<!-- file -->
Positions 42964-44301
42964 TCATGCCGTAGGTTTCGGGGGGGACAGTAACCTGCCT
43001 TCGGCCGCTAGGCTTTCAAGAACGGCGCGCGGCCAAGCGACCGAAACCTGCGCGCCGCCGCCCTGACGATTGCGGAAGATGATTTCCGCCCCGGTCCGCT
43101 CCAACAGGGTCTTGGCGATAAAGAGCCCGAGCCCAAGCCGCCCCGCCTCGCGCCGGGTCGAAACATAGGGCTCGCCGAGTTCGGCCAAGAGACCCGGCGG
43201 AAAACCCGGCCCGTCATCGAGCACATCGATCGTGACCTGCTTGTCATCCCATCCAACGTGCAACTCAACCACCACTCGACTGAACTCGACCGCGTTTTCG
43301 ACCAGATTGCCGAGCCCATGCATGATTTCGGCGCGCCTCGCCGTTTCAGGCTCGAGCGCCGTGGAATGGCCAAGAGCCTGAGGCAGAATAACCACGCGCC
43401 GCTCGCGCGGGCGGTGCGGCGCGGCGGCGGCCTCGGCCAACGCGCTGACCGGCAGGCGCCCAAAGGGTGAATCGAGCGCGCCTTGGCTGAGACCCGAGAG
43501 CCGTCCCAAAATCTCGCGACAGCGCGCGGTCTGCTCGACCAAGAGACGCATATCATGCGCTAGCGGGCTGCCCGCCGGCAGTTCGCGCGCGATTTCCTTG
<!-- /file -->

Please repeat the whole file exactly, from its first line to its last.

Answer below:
Positions 42964-44301
42964 TCATGCCGTAGGTTTCGGGGGGGACAGTAACCTGCCT
43001 TCGGCCGCTAGGCTTTCAAGAACGGCGCGCGGCCAAGCGACCGAAACCTGCGCGCCGCCGCCCTGACGATTGCGGAAGATGATTTCCGCCCCGGTCCGCT
43101 CCAACAGGGTCTTGGCGATAAAGAGCCCGAGCCCAAGCCGCCCCGCCTCGCGCCGGGTCGAAACATAGGGCTCGCCGAGTTCGGCCAAGAGACCCGGCGG
43201 AAAACCCGGCCCGTCATCGAGCACATCGATCGTGACCTGCTTGTCATCCCATCCAACGTGCAACTCAACCACCACTCGACTGAACTCGACCGCGTTTTCG
43301 ACCAGATTGCCGAGCCCATGCATGATTTCGGCGCGCCTCGCCGTTTCAGGCTCGAGCGCCGTGGAATGGCCAAGAGCCTGAGGCAGAATAACCACGCGCC
43401 GCTCGCGCGGGCGGTGCGGCGCGGCGGCGGCCTCGGCCAACGCGCTGACCGGCAGGCGCCCAAAGGGTGAATCGAGCGCGCCTTGGCTGAGACCCGAGAG
43501 CCGTCCCAAAATCTCGCGACAGCGCGCGGTCTGCTCGACCAAGAGACGCATATCATGCGCTAGCGGGCTGCCCGCCGGCAGTTCGCGCGCGATTTCCTTG